Despite Patel's failure to develop an argument, this court will consider his conclusory "good-faith claim" that he is not subject to deportation.*fn2 Section 1226(c)(1) states in part:

The Attorney General shall take into custody any alien who — . . .
(B) is deportable by reason of having committed any offense covered in section 1227(a)(2)(A)(ii), (A)(iii). . . .
Section 1227(a)(2)(A)(iii) states: "Any alien who is convicted of an aggravated felony at any time after admission is deportable." The statutory definition of "aggravated felony" includes:
an offense relating to obstruction of justice, perjury or subornation of perjury, or bribery of a witness, for which the term of imprisonment is at least one year.
8 U.S.C. § 1101(43)(S). Patel served one year in prison for his conviction, therefore this court assumes that Patel is arguing that his conviction for making false declarations before a grand jury is not "an offense relating to obstruction of justice, perjury or subornation of perjury." 8 U.S.C. § 1101 (43)(S). This court rules that this argument is not a "good-faith claim" with merit that would justify excepting Patel from the general rule of detention prior to a final determination of deportability. Section 1101(43)(S) only requires "an offense relating to . . . perjury." Patel was convicted of making false declarations before a grand jury in violation of 18 U.S.C. § 1623. Section 1623 is one of the three sections in the United States Criminal Code, Chapter 79, which is entitled "Perjury." A violation of section 1623 is perjury. See United States v. Gross, 511 F.2d 910, 915 (3d Cir. 1975) ("While it is clear that the perjury and false declaration statutes are not equivalents, it is equally clear that [section] 1623 is a species of perjury. Indeed . . . the intent of [section] 1623 was to `facilitate Federal perjury prosecutions.'") (quoting H.R. Rep. No. 91-1549, reprinted in 1970 U.S.C.C.A.N. 4008). Therefore, Patel cannot maintain a "good-faith claim" that his conviction does not fall within the ambit of section 1101(43)(S).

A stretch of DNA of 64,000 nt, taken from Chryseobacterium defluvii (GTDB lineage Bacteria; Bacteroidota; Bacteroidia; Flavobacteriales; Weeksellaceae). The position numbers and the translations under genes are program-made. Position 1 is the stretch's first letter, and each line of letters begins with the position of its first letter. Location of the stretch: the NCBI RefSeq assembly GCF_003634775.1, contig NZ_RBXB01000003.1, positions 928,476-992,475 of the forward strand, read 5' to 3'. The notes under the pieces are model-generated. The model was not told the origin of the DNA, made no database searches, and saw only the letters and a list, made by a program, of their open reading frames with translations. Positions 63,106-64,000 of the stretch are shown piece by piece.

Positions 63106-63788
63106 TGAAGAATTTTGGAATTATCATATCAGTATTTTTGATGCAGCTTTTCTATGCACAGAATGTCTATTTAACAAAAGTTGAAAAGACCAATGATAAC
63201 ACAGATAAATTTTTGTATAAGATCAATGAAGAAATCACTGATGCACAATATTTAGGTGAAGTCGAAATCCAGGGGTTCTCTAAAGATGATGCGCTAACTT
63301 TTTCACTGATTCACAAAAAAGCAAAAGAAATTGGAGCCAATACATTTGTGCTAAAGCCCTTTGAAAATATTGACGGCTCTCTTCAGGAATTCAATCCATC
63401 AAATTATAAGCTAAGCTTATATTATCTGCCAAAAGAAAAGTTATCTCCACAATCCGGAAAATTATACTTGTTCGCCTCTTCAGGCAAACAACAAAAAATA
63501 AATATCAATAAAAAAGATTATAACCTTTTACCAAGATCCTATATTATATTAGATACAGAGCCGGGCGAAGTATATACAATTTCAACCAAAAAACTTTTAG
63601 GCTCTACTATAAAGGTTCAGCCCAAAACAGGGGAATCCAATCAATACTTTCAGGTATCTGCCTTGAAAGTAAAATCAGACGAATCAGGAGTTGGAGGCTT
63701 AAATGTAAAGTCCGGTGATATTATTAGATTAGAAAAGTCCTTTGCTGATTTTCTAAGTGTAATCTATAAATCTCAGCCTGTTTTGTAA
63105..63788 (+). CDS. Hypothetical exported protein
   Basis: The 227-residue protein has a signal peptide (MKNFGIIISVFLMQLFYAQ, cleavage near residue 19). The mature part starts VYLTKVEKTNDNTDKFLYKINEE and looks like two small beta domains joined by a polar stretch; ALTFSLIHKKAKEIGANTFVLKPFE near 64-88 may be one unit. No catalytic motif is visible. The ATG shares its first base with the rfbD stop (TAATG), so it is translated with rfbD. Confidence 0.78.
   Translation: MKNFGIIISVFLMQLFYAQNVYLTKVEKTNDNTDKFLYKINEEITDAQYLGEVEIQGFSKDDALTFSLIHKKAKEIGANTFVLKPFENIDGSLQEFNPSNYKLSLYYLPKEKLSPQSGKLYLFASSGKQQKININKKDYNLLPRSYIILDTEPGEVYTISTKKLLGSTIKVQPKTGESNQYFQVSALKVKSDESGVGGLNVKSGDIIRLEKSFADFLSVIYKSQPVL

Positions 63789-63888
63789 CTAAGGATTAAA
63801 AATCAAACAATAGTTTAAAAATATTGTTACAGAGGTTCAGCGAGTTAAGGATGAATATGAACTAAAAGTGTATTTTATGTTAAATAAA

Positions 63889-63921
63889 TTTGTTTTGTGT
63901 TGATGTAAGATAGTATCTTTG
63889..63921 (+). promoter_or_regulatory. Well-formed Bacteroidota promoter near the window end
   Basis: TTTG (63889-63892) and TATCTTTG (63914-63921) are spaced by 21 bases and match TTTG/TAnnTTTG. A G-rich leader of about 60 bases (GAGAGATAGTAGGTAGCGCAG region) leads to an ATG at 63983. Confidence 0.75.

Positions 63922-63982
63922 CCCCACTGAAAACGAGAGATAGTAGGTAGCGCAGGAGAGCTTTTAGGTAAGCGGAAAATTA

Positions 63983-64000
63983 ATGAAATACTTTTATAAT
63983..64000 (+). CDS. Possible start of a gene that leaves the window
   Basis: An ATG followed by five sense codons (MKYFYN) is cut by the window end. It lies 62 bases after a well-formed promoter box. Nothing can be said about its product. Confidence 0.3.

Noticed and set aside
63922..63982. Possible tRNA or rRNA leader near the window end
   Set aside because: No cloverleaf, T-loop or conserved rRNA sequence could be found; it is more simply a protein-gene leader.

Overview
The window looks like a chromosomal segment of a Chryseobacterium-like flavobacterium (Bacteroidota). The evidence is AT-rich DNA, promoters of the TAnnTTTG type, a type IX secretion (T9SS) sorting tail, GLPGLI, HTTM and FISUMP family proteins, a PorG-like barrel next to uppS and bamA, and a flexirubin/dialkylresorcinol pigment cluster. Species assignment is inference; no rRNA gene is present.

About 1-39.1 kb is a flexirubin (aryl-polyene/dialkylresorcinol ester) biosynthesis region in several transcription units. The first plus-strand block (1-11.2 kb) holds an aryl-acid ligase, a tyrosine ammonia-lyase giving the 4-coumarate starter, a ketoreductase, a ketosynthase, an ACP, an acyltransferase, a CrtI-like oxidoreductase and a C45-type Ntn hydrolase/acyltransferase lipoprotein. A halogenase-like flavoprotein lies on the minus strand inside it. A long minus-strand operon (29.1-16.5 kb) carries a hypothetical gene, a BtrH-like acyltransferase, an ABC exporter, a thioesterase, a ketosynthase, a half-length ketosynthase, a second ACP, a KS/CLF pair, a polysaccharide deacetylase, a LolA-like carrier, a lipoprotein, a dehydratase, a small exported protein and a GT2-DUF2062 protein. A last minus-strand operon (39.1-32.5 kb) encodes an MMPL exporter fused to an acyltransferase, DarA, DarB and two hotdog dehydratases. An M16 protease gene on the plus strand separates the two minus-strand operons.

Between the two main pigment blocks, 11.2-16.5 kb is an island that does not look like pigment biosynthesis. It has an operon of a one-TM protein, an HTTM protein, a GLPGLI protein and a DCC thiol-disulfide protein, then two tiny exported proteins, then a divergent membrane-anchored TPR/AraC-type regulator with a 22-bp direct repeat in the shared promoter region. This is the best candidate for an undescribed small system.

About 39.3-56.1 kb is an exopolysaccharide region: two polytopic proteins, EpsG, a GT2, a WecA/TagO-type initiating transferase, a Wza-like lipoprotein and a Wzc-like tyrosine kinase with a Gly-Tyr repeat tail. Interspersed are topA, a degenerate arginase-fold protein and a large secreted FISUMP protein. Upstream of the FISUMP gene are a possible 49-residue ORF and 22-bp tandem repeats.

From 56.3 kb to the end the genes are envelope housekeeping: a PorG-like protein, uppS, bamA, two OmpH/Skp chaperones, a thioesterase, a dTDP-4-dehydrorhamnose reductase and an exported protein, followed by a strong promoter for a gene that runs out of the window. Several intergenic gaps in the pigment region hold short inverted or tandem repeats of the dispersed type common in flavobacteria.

CONCLUSION

  Accordingly, the habeas petition is denied, terminating this case. Any pending motions are moot.